Thursday, 17 October 2013

Google have your granny in their computer

I'm a little disturbed. Those of you who have met me might suggest that's an understatement. It seems Google and others have been harvesting phone numbers and addresses of people from all over the world and the data they are harvesting is for people who do not even own computers. That might include your Granny and it probably includes you and me. If your dog has a land line then it's entirely likely that it has been harvested too.

Back in the spring, when I was preparing to go on the Travelogue Tour I bought myself a tablet computer. I didn't want an Apple so I bought a Samsung tablet that runs the Android operating system. I liked the idea of Android (developed by Google) as it's similar to Apple's operating system in that you can download loads of useful free apps. In May I went off on my trip around the country, visited the 39 historic counties of England, had a good time and realised by the end that I should have done it differently. Still that's life.


One thing I learned was that I would have been better off buying a miniature laptop to write the book while I was on the road. The typing speed on the tablet, even with an external keyboard, was so awful that it generated endless typos that were impossible to correct due to the speed of the whole thing. The other thing I realised was that I should have bought an Android phone (rather than a tablet) to use the apps, as the tablet was too bulky for the purpose. So by the time I got back, six weeks later, I was fairly convinced that one day I would buy an Android phone.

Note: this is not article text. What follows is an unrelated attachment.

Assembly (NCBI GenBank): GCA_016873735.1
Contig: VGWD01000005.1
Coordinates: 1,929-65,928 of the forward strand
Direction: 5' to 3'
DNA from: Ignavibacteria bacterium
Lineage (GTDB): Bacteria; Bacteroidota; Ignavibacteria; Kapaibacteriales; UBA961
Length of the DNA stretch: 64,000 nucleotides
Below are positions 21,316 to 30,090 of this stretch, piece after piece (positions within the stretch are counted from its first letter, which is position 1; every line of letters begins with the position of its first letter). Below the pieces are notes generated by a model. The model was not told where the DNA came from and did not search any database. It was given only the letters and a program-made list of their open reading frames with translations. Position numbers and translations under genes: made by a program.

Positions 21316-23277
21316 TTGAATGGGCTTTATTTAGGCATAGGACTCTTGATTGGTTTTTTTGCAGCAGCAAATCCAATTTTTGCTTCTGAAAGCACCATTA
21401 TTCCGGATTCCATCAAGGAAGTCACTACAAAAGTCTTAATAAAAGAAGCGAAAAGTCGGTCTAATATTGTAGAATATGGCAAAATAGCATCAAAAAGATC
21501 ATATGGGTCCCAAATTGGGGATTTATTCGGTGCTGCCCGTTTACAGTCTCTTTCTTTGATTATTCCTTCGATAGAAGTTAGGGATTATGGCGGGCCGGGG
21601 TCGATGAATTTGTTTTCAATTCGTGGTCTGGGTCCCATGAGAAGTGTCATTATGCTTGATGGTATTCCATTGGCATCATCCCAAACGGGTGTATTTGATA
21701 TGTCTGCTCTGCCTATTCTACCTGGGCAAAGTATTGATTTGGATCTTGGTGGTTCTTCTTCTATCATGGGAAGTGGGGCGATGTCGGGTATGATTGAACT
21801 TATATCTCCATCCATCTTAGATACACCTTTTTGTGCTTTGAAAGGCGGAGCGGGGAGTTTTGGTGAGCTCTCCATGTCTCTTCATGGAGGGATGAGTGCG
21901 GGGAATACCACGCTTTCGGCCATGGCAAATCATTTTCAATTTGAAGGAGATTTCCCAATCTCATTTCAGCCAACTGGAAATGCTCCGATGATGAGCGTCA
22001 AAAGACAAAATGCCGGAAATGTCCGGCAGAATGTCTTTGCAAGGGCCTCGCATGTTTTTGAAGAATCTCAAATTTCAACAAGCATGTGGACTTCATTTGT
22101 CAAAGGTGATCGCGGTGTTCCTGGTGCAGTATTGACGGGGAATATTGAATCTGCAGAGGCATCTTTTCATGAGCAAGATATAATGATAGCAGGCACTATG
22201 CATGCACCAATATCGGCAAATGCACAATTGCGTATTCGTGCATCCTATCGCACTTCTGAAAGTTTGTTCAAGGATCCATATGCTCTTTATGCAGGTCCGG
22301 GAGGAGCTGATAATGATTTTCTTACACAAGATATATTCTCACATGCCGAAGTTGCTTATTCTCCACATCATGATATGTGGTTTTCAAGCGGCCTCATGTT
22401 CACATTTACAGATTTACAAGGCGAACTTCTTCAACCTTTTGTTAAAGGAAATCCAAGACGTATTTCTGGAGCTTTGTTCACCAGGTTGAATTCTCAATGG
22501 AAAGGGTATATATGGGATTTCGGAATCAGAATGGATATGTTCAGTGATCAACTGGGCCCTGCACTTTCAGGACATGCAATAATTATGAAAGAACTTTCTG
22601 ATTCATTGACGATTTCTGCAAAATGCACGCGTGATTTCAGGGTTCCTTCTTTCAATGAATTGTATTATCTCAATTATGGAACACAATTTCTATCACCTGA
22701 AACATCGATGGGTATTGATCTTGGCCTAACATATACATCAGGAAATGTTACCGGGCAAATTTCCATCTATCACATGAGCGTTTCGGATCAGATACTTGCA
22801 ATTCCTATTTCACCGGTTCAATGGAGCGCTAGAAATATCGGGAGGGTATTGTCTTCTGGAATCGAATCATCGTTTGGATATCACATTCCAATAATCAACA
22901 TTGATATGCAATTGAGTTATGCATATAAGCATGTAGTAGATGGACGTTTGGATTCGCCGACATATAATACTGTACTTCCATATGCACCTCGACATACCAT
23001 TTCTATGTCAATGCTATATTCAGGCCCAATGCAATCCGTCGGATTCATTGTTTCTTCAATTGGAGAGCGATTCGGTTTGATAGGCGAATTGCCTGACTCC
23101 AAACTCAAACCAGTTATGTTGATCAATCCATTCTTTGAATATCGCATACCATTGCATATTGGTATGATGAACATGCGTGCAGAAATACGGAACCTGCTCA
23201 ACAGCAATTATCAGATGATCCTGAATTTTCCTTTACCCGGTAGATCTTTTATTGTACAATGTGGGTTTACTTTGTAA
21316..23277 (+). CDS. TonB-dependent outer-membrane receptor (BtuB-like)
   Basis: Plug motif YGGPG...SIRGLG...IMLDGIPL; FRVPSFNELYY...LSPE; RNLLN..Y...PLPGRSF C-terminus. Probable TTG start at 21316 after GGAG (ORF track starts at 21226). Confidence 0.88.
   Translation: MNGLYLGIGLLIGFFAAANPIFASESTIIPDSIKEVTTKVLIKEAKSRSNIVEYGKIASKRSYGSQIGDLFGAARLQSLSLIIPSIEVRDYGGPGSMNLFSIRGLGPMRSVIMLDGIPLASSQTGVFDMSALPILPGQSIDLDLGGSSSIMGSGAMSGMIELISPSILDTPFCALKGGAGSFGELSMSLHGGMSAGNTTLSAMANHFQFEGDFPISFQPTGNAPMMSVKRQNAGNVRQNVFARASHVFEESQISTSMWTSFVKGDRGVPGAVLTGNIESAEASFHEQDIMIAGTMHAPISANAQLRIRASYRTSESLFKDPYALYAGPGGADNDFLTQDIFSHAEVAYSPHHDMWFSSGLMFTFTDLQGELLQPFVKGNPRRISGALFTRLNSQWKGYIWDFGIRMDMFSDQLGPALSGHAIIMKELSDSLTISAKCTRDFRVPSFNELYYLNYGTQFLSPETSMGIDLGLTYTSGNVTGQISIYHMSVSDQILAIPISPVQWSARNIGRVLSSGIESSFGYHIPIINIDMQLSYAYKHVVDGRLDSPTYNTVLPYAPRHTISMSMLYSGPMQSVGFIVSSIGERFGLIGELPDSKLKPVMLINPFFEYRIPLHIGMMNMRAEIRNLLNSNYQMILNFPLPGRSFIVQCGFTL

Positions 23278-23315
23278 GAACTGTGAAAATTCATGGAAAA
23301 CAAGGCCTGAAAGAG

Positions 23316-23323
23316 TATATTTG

I've been using smartphones for years. I've had a Nokia Communicator many years ago and in recent years an HTC TyTnII. A week ago I bought a Samsung Galaxy, so I'm not new to the issues of owning such devices. One of those issues is that you have an address book and a calendar on the phone and another on your computer at home. Naturally you don't want to type every contact and appointment in twice so you need to be able to synchronize your calendar and address books across the two devices. (Today you might have more than two devices so the issue is more significant.) I've been doing this for years by connecting a cable between the phone and computer, with hardly a hitch so it's not difficult. The cable is secure and private.